Most importantly, everyone’s opinion mattered. The workshops were an open discussion where we could share with a group of like-minded people.

When I walked out of one of Jeff’s workshops, I felt like I was on top of the world and anything was possible. The man just brought that out in people.

Jeff lived every single day of his life with a focus on what he loved. He was always striving to be better and to bring more value to the world and to the people he served. His dreams were never on the back burner. He was living his life fully alive.

On October 30 it was on my schedule to be attending Jeff’s “Build Your Best Week” workshop. Instead, I attended his wake.

If I knew when I saw him at the last Best In Class meet up that it would be the for the final time, I would’ve hugged him and thanked him for relighting my flame of passion for my work.

Everything in life is impermanent, including you. Live accordingly. 

Killing Your Dreams

Since finding out about Jeff’s death, I have’t gotten much accomplished. The initial shock was so deep that it froze me in place. My new book I was finishing up came to a halt.

Besides the obvious questions bouncing in my head—whodunit? Why? How could this happen to someone doing such amazing work in the world?—I had questions about myself, about my life, about my work.

What was I doing? Why was I doing it? What was the point?

I began questioning all the projects I was working on and all the people I was working with. Am I happy? Am I serving people in a big way? Am I helping change people’s lives? Do I have habits that are fueling my dreams or killing my dreams?

These are the big questions that dance on our brains when we lose someone of importance to us. It sends a shock through your system, and suddenly you look at everything with skepticism.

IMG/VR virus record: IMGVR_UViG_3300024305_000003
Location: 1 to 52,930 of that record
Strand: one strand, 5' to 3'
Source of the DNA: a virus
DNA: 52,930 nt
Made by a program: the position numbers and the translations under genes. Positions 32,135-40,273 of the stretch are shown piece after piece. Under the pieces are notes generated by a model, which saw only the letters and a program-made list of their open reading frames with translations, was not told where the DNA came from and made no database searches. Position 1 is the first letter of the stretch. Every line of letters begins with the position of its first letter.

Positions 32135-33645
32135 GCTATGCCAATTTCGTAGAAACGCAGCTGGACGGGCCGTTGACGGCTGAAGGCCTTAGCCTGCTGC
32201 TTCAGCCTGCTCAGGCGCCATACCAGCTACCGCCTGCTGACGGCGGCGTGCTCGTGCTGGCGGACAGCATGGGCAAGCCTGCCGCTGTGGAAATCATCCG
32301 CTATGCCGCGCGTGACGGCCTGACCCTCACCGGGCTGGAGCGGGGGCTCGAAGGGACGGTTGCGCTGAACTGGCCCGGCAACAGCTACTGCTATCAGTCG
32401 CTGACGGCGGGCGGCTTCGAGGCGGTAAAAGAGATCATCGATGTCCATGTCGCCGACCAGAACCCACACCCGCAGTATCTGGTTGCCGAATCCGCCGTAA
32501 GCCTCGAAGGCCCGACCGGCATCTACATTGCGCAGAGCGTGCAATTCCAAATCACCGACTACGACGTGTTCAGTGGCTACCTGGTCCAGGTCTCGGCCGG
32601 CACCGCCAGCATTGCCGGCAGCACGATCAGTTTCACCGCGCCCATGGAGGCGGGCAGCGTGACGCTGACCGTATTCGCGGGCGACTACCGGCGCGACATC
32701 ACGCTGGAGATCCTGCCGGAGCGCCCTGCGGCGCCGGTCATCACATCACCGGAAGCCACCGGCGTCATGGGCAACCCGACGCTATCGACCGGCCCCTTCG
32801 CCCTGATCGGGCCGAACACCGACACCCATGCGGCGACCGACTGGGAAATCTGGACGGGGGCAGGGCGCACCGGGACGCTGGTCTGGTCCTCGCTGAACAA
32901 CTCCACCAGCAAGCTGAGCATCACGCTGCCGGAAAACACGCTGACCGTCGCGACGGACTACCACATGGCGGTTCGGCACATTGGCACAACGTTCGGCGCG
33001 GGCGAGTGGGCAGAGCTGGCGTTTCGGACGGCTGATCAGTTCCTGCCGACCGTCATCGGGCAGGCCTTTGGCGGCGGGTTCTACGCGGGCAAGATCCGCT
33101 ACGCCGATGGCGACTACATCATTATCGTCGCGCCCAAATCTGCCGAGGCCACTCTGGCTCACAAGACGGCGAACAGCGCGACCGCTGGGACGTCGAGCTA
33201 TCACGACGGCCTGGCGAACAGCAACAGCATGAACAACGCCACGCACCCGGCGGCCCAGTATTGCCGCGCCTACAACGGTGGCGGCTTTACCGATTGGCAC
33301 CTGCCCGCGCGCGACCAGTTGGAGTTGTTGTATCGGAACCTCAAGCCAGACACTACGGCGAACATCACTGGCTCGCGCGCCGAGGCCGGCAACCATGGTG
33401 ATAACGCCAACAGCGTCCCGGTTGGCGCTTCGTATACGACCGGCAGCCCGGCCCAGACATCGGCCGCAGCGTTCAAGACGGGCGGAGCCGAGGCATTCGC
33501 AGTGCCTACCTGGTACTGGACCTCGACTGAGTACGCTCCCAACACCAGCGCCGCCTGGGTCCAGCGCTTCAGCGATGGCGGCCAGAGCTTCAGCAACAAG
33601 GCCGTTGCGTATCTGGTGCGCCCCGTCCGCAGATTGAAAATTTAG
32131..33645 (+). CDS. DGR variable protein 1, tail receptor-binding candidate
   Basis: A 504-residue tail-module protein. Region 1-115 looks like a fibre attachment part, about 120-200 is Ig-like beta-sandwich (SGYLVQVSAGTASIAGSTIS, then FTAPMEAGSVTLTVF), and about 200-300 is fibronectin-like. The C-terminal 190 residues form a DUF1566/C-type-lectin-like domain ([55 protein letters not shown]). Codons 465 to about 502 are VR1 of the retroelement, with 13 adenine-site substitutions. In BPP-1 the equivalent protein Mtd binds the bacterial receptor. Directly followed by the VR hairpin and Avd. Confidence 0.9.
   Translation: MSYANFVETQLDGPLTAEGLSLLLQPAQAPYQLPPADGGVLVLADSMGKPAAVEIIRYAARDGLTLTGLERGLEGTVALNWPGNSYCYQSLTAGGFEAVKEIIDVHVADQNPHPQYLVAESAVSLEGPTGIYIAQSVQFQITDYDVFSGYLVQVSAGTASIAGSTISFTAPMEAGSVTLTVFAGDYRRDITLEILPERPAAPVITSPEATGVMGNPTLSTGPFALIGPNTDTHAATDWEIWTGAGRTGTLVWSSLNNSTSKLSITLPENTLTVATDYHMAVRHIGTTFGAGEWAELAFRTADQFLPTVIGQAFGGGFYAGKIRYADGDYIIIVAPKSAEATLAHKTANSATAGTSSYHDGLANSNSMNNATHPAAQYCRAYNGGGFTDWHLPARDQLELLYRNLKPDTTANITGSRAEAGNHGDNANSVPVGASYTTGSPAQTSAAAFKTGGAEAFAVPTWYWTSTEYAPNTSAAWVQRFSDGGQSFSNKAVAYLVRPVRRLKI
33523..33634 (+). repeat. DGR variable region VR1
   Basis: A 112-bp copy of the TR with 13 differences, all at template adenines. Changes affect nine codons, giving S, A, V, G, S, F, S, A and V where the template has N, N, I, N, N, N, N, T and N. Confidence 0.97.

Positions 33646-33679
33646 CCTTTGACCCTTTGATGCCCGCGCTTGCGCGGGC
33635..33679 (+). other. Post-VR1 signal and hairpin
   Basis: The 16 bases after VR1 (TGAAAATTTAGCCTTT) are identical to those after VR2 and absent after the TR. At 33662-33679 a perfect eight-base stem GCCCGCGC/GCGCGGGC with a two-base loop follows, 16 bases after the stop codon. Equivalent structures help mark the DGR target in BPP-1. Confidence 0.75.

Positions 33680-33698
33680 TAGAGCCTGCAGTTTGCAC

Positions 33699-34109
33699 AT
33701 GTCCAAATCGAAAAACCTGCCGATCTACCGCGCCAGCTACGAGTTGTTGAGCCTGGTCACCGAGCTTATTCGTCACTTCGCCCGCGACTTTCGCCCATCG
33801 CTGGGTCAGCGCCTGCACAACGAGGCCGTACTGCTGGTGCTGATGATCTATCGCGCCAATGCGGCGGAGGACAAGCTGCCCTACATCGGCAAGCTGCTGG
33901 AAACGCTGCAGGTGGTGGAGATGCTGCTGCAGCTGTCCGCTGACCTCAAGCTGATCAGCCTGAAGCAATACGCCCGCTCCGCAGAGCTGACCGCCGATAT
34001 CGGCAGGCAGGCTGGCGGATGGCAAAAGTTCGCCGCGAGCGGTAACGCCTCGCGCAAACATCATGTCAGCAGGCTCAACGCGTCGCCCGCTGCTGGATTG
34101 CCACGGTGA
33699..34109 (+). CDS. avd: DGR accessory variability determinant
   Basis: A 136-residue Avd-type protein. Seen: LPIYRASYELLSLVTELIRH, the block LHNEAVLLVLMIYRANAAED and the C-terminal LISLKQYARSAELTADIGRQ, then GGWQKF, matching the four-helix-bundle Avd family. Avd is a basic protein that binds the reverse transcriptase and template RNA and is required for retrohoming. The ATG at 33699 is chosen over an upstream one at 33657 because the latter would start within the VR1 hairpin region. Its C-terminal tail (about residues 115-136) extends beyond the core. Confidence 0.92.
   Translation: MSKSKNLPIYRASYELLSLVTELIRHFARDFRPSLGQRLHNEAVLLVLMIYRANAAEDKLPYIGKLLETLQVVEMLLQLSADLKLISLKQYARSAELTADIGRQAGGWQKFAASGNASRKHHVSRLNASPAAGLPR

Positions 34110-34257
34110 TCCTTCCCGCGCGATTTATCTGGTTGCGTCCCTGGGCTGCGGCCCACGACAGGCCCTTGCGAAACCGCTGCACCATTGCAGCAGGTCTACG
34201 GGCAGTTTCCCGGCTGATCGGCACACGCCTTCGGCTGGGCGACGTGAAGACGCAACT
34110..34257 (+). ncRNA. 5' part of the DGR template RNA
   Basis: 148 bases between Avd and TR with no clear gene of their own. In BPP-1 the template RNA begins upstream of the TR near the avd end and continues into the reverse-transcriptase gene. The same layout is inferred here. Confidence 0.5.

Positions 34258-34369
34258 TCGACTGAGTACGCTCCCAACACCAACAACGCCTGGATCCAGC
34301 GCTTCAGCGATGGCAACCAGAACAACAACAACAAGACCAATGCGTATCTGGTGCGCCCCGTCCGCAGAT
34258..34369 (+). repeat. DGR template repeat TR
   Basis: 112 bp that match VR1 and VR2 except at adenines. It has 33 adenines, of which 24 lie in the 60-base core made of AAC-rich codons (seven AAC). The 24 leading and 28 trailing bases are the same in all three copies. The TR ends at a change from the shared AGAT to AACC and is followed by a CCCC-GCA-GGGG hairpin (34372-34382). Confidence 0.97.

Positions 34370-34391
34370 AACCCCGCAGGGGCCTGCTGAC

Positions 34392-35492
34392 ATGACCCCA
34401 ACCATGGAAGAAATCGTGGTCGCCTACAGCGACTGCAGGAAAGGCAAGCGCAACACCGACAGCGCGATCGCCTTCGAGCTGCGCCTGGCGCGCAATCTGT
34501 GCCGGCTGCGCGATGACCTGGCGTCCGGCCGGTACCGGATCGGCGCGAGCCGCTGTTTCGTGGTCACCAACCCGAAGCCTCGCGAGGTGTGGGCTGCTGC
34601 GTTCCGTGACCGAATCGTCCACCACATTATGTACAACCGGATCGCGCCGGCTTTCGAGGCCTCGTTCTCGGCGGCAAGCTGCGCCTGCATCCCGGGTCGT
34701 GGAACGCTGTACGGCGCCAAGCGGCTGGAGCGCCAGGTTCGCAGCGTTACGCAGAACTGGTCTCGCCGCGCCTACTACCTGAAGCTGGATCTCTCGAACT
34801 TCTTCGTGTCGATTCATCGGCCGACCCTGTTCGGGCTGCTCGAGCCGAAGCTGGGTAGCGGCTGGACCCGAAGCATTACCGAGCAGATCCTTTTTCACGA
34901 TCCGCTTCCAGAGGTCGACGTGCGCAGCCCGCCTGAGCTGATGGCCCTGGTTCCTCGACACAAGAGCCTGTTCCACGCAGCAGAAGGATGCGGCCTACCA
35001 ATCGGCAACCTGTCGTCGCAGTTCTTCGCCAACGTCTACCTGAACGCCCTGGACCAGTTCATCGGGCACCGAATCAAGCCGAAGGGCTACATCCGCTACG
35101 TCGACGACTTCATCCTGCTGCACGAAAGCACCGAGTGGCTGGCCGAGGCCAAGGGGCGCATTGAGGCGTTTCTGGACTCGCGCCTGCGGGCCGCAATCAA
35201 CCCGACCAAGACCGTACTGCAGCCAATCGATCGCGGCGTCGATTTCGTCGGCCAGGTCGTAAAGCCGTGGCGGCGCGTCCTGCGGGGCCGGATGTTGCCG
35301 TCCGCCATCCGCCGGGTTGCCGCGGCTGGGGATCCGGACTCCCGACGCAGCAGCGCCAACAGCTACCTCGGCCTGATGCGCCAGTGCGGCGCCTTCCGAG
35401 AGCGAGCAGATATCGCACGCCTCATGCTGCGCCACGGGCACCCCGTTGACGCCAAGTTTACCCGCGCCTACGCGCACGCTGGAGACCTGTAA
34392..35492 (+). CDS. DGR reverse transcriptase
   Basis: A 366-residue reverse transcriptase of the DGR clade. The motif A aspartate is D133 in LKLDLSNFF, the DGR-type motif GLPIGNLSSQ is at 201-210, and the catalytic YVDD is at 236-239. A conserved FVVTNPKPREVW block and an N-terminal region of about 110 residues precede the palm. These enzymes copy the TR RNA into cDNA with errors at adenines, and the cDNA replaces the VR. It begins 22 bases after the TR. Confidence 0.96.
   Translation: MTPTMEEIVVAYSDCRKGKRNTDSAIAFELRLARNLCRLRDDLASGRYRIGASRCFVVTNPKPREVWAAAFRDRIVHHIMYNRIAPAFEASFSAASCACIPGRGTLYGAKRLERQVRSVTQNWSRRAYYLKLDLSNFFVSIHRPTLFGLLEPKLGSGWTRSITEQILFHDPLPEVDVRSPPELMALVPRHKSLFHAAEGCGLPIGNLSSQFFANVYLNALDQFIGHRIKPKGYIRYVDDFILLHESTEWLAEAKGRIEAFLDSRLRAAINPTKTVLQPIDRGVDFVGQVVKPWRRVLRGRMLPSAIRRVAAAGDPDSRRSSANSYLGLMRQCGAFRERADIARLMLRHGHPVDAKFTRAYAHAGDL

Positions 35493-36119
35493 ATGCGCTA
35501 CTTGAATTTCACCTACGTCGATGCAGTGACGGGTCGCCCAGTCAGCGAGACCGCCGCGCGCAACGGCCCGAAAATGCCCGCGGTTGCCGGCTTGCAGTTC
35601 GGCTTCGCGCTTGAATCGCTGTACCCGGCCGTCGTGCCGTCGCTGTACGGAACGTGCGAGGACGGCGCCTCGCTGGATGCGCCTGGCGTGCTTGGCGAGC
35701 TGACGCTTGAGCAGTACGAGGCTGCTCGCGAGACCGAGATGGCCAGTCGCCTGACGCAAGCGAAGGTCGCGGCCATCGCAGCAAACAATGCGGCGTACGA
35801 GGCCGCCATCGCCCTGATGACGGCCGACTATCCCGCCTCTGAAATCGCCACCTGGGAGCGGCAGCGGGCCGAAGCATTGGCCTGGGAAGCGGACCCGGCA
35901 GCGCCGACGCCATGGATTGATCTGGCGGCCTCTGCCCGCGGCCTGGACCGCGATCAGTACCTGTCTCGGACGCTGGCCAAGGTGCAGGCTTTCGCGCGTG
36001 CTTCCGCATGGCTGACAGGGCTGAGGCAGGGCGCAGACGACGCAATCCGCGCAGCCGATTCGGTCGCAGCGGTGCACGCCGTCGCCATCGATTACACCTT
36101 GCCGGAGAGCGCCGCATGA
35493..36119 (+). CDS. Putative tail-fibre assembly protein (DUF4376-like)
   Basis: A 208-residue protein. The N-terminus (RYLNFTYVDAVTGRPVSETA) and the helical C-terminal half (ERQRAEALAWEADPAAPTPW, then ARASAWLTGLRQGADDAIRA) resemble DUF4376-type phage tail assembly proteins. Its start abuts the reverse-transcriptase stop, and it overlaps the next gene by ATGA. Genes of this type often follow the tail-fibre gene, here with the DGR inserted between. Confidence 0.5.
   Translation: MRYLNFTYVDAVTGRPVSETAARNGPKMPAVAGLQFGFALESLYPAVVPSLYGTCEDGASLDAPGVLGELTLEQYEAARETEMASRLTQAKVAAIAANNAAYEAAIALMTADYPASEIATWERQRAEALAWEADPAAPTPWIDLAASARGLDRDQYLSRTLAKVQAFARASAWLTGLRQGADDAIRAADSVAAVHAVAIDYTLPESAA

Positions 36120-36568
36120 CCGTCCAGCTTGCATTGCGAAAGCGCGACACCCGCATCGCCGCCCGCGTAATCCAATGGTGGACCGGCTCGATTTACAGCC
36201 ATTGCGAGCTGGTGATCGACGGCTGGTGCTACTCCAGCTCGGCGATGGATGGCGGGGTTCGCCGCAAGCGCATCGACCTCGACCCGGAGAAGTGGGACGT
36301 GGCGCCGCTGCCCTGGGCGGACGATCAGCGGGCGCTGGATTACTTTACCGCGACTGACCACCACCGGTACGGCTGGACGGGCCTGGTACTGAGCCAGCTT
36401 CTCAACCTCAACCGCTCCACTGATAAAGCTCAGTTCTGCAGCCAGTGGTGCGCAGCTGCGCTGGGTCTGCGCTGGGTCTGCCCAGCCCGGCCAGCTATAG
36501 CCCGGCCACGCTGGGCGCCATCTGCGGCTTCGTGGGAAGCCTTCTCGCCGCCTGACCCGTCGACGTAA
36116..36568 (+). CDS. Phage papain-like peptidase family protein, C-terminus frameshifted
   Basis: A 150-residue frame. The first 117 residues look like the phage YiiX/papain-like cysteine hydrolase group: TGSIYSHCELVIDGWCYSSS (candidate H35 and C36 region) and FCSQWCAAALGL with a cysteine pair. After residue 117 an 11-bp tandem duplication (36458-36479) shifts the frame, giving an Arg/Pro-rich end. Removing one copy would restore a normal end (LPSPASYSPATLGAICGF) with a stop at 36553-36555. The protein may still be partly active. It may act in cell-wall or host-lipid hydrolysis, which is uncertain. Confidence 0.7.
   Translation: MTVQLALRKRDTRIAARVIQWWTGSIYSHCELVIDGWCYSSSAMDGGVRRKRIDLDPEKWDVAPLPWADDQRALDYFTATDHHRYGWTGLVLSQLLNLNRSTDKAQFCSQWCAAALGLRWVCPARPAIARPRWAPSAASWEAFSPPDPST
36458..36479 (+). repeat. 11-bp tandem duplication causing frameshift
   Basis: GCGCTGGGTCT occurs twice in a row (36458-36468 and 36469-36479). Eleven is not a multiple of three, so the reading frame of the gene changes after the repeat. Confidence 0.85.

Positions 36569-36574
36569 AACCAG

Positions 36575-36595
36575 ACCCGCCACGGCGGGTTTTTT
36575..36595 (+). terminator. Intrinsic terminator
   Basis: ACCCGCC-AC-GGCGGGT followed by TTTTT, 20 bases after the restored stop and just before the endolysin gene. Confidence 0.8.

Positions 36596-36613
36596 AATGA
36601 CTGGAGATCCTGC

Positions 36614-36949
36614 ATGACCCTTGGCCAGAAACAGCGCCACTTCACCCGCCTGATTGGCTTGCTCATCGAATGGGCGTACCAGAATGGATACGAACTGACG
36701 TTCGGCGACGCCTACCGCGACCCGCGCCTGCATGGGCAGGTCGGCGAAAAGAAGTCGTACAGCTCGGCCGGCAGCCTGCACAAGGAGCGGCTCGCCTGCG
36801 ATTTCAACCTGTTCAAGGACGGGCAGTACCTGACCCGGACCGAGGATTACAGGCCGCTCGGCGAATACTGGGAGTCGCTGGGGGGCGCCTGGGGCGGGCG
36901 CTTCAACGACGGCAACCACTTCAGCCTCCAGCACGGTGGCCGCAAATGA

While I’m still answering these questions for myself, I invite you to answer them for yourself too.

What ideas are you squashing with your negativity? What old habits are no longer serving your writing dream?

The Book Living Inside You

There is a book that’s living deep inside you. There’s probably more than one book. I know this because you wouldn’t be reading my blog otherwise.

There is a story inside you that only you can tell. There are experiences you’ve had that no one else has. There are reflections, insights and perspectives in your heart that only you can deliver to the world.

If you are feeling called to write a book, to share your story, to inspire others, do it. Don’t let anything stop you.

Give up the excuses that hold you back. Let go of the limiting beliefs that dampen your dream. Sit down and put the words on the page.

Do it right now. Today.

Jeff never got a chance to write his book and tell his stories before he left this world.

But you’re still here. So there’s still time for you to write yours.

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What’s holding you back from writing your book? 

Image courtesy of Licorice Medusa